By Drew Armstrong
The Covid-19 patient in the Kentucky hospital’s intensive-care unit bed had a high-flow oxygen mask on. He was gasping, despite barely moving, and his mouth made small, rapid bites at nothing, trying to get more air. It looked like he was suffocating, like a dying fish washed up on the beach.

Kentucky has faced a wave of virus cases that’s consumed staff and hospital beds. The surge of patients essentially suffocated the state’s network of health-care facilities.

Kentucky’s health-care system, and its uneven vaccination rates, resemble a lot of the rest of the U.S. It has small critical-access hospitals that serve rural areas, some with just a few beds. Mid-size regional facilities then take in more severe patients from the surrounding counties, and finally, huge, advanced facilities like University of Kentucky Health Care take the worst of the worst — the most complex and challenging patients who can’t be served anywhere else.  A nurse sets up a video call with the family of an isolated Covid patient at Saint Claire Regional Medical Center in Morehead, Kentucky.

There’s been lots written about how Covid has hit individual hospitals and doctors. Our reporting, which you can read here, focused on how a wave of cases affects health care across a state, even in places where vaccination rates are high. When the wave is big enough, as it was in Kentucky, it overwhelms the ability of hospitals to take care of not just Covid patients, but those coming in with heart attacks, strokes, cancer and other conditions. Because of patient privacy laws, most people will never see what severe, hospitalized Covid cases look like. In Kentucky and elsewhere, though, health-care workers have been seeing it since the start of the pandemic. Many of them, like the health systems where they work, have been pushed to the brink.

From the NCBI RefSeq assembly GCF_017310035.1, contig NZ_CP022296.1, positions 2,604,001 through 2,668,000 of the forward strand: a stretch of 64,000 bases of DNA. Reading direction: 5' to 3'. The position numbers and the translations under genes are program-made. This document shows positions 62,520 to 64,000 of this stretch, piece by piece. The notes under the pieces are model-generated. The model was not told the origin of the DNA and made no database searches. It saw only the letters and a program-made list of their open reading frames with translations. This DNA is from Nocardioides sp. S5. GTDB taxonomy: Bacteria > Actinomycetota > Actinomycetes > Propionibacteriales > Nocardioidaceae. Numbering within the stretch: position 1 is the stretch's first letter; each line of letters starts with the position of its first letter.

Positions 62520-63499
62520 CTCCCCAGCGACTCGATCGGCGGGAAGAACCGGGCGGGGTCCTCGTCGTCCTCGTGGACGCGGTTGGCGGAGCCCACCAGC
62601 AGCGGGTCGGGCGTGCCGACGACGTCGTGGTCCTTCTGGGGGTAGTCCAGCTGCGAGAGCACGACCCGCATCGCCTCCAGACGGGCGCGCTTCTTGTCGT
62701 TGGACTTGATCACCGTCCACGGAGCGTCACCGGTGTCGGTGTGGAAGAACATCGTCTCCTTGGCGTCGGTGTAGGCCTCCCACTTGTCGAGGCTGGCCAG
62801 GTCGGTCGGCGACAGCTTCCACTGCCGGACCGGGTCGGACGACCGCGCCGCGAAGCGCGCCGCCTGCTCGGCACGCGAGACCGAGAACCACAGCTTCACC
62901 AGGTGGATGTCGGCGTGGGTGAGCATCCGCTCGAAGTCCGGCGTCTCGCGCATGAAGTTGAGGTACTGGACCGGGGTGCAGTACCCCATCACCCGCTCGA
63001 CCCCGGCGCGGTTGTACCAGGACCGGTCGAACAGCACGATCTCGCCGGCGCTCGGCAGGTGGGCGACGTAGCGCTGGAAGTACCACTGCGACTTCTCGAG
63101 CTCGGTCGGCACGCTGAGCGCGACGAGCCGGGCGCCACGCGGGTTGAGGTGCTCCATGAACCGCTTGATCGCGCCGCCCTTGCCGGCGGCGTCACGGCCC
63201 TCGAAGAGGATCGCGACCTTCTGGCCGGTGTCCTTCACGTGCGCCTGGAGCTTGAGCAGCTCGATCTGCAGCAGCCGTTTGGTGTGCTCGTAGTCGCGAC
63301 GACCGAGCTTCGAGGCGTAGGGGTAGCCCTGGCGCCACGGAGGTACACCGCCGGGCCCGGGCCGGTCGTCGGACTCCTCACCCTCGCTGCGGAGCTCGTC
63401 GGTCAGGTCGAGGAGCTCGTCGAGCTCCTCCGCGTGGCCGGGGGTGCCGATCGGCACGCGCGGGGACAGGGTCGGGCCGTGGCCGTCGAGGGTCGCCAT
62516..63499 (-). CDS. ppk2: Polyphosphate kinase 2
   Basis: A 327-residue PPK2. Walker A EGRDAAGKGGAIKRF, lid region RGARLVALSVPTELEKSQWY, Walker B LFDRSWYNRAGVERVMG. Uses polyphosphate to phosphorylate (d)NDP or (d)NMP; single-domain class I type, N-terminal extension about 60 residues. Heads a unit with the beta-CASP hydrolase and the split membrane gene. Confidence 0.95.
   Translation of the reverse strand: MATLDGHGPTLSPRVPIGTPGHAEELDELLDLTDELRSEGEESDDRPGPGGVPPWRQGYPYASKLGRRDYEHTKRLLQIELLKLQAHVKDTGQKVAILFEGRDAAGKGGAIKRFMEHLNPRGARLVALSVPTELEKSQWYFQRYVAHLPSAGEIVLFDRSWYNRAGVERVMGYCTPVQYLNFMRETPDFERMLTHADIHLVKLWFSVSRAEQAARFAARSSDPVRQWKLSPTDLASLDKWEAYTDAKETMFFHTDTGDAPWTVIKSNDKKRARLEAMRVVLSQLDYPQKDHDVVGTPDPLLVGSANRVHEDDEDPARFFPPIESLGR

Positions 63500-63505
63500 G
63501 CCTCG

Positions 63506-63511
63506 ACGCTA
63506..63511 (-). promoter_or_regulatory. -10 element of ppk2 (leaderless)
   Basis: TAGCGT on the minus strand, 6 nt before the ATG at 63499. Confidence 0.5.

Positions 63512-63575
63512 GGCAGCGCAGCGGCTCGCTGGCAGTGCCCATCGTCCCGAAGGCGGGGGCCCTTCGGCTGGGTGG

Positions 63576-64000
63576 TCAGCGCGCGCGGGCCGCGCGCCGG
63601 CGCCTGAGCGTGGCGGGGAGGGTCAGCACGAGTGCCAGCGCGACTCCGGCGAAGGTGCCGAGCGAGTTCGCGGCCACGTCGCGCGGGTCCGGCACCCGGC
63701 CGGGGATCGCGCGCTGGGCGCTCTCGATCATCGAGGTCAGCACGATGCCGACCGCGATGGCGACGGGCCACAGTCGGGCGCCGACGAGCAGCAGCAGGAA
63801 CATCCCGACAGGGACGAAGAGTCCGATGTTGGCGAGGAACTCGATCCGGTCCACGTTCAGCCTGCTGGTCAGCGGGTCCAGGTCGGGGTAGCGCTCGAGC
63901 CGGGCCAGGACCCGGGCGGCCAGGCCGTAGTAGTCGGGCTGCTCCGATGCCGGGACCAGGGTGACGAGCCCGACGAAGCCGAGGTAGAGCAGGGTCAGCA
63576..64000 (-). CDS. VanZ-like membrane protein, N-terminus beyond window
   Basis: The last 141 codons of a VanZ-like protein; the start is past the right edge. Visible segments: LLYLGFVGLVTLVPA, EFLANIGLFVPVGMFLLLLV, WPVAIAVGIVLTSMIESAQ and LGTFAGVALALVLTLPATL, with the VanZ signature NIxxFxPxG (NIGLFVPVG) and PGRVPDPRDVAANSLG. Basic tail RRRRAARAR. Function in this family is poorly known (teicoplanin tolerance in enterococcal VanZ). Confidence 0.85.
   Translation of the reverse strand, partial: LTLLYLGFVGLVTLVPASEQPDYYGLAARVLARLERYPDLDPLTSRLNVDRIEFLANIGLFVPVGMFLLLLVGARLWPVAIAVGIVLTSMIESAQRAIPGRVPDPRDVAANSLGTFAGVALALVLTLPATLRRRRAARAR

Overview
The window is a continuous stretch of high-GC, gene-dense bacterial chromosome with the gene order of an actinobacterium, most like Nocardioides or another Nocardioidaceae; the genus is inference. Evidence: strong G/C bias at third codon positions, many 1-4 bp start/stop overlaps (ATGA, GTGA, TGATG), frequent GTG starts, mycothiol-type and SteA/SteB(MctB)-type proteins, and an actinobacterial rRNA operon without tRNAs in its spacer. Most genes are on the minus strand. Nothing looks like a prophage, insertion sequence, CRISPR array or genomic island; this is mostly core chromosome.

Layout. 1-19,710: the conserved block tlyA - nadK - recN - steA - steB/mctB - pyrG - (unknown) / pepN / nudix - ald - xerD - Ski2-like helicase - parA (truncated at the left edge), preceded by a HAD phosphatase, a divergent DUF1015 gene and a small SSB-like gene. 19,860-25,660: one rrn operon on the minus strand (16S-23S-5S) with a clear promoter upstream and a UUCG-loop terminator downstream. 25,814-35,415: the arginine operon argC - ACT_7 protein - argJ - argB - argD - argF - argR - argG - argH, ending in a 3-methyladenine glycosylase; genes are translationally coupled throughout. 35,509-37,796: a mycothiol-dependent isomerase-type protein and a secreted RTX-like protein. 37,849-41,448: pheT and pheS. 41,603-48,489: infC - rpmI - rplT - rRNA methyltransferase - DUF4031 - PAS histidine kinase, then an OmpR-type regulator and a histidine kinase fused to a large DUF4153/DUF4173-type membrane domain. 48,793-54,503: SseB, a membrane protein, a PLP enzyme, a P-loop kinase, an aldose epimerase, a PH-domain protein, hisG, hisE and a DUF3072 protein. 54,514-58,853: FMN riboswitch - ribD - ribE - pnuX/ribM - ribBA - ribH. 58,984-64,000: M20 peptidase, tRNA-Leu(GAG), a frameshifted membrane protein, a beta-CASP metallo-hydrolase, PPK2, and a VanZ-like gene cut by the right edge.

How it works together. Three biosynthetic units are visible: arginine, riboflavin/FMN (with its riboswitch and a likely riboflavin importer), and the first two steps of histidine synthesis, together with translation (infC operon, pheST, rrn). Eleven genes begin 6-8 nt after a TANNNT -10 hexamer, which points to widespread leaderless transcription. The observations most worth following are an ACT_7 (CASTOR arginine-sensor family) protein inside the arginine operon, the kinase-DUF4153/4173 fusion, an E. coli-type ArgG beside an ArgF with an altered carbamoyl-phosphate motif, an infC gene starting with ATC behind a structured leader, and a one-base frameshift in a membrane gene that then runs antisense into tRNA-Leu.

What happened in Kentucky is now happening around the U.S. Michigan hospitals are rapidly filling up. In Minnesota, doctors took out a newspaper ad pleading with people to get vaccinated. And the country is just at the start of a winter wave coinciding with the arrival of the omicron variant, a scenario likely to persist through the holidays and the colder months.

The U.S. has been stress-testing its health-care networks, and the people who run them, for almost two years. They are already frayed. And they are being stretched again.

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